WASHINGTON — The White House said Tuesday that the Guantanamo Bay detention center in Cuba will still be open when President Barack Obama leaves office, conceding that a core campaign promise will go unfulfilled.
Administration officials had long insisted that the president was continuing to work toward closing the facility even when it became obvious that it would no longer be possible for practical reasons before President-elect Donald Trump takes office Friday.
White House spokesman Josh Earnest told reporters that the administration determined it wouldn't happen when they realized they did not have enough time left to comply with the 30-day deadline for notifying Congress in advance of a detainee transfer.
"At this time, I don't anticipate that we will succeed in that goal of closing the prison," Earnest said. "But it's not for a lack of trying, I assure you."
Over the weekend, the U.S. transferred 10 low-level detainees from Guantanamo to Oman. Eight were from Yemen and two from Afghanistan, including an insurgent, Abdul Zahir, who was accused of possessing a white substance suspected to be a chemical or biological weapon but that turned out to be salt and sugar, according to his lawyer, Air Force Lt. Col. Sterling Thomas. All were deemed eligible for release after authorities determined they no longer posed a threat.
Their release lowered the number of detainees to 45, with a few more releases expected in the administration's final days.
Trump said during the campaign that he not only wants to keep Guantanamo open but "load it up with some bad dudes." Earlier this month, he said there should be no further releases of men he called "extremely dangerous people."
The U.S. began using its military base on southeast Cuba's isolated, rocky coast to hold prisoners captured after the Sept. 11, 2001, attack and at the start of the war in Afghanistan. At its peak, the facility held nearly 680 detainees. It was down to 242 when Obama took office in 2009, pledging to close what had become a source of international criticism over the treatment of detainees and the notion of holding people indefinitely, most without charge.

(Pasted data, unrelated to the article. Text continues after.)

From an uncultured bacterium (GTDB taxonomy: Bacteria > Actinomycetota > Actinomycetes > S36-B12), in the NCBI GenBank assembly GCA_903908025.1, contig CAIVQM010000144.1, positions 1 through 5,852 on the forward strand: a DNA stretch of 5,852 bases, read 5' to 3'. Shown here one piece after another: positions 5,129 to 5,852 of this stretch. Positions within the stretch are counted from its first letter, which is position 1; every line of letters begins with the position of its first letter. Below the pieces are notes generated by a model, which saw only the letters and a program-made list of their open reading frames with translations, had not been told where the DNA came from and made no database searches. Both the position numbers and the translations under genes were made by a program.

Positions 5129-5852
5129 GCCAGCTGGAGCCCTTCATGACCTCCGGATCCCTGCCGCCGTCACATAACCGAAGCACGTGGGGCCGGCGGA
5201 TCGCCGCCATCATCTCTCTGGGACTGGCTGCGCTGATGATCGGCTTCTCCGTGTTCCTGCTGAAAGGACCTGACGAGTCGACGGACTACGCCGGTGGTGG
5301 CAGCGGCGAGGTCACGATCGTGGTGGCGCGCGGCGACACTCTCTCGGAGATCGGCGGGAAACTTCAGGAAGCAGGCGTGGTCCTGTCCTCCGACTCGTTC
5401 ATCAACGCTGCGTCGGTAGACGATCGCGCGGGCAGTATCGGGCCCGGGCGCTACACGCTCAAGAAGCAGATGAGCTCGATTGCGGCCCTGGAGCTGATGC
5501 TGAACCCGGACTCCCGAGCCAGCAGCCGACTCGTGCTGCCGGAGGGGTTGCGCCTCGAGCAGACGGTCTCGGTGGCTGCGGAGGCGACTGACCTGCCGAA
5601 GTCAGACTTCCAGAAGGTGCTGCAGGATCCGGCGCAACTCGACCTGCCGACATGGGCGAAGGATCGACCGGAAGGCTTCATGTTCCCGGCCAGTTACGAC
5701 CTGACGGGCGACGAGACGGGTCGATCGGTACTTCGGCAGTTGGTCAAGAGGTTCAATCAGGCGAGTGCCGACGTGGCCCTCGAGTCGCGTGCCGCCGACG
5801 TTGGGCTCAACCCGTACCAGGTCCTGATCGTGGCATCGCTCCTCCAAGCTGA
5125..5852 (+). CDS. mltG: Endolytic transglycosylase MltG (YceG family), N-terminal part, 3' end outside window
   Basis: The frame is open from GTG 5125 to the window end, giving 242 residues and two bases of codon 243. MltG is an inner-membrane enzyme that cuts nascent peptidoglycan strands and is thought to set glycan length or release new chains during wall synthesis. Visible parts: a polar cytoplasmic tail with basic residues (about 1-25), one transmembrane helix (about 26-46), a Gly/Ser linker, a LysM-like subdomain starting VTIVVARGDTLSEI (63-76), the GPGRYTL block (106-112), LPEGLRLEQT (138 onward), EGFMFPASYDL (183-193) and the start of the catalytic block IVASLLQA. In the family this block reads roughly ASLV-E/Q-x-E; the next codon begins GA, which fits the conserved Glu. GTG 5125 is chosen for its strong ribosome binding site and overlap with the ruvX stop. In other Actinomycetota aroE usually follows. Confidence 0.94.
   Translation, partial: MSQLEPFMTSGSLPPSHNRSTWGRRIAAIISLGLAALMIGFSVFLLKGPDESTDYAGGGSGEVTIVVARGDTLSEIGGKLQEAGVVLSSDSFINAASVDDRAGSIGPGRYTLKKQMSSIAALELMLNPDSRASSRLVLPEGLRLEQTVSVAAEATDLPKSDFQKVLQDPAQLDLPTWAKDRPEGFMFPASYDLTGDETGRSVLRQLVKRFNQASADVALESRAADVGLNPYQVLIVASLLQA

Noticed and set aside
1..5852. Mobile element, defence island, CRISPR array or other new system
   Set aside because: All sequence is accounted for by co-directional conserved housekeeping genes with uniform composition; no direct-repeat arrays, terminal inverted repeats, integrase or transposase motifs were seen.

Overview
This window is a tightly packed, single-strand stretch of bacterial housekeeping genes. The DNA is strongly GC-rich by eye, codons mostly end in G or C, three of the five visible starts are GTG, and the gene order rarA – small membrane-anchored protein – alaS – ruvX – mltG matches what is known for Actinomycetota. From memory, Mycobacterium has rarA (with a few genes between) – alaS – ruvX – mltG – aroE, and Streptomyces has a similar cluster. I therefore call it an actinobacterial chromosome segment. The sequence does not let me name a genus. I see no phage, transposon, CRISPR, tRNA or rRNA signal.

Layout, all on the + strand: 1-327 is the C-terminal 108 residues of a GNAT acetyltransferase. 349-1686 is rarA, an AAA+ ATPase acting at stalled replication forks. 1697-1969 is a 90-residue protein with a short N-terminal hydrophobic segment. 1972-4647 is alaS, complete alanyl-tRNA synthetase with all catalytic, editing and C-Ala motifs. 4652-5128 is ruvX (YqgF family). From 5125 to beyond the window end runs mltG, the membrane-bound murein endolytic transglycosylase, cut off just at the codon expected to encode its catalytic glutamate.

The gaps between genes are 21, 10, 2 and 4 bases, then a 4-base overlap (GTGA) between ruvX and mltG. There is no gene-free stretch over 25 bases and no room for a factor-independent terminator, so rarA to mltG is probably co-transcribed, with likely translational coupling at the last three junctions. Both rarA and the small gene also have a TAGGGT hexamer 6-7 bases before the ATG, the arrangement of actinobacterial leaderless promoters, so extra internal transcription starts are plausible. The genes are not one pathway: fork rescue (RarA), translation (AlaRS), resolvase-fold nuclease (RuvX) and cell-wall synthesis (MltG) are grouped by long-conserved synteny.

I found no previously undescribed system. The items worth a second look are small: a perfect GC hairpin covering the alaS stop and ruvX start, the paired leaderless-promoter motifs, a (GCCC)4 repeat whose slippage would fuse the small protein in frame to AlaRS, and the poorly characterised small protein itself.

Congress thwarted Obama's effort to close the detention center with restrictions on transfers, including the requirement of a 30-day notice, and a ban on moving detainees to the U.S. for any reason, including trial. The administration launched a case-by-case review process to winnow down the population, moving 193 prisoners to 42 countries for repatriation, resettlement or prosecution.
Earnest blamed politics for failing to close the detention center, which he called a waste of money and "recruiting tool" for terrorists. "Members of Congress in both parties, frankly, played with this issue," he said.
Human rights groups and others who have called for the closure of the detention center have criticized Obama for not acting forcefully enough to shutter it at the start of his administration.
Tom Wilner, a Washington lawyer who helped secure the right of detainees to challenge their detention, hopes Trump will take a fresh look at the situation.
"I think if he looks at the facts objectively he will really see that Guantanamo really is a bad deal for America," Wilner said. "There's no benefit to it, it's grossly expensive and it hurts our reputation."
Associated Press writer Josh Lederman reported this story in Washington and AP writer Ben Fox reported from Miami.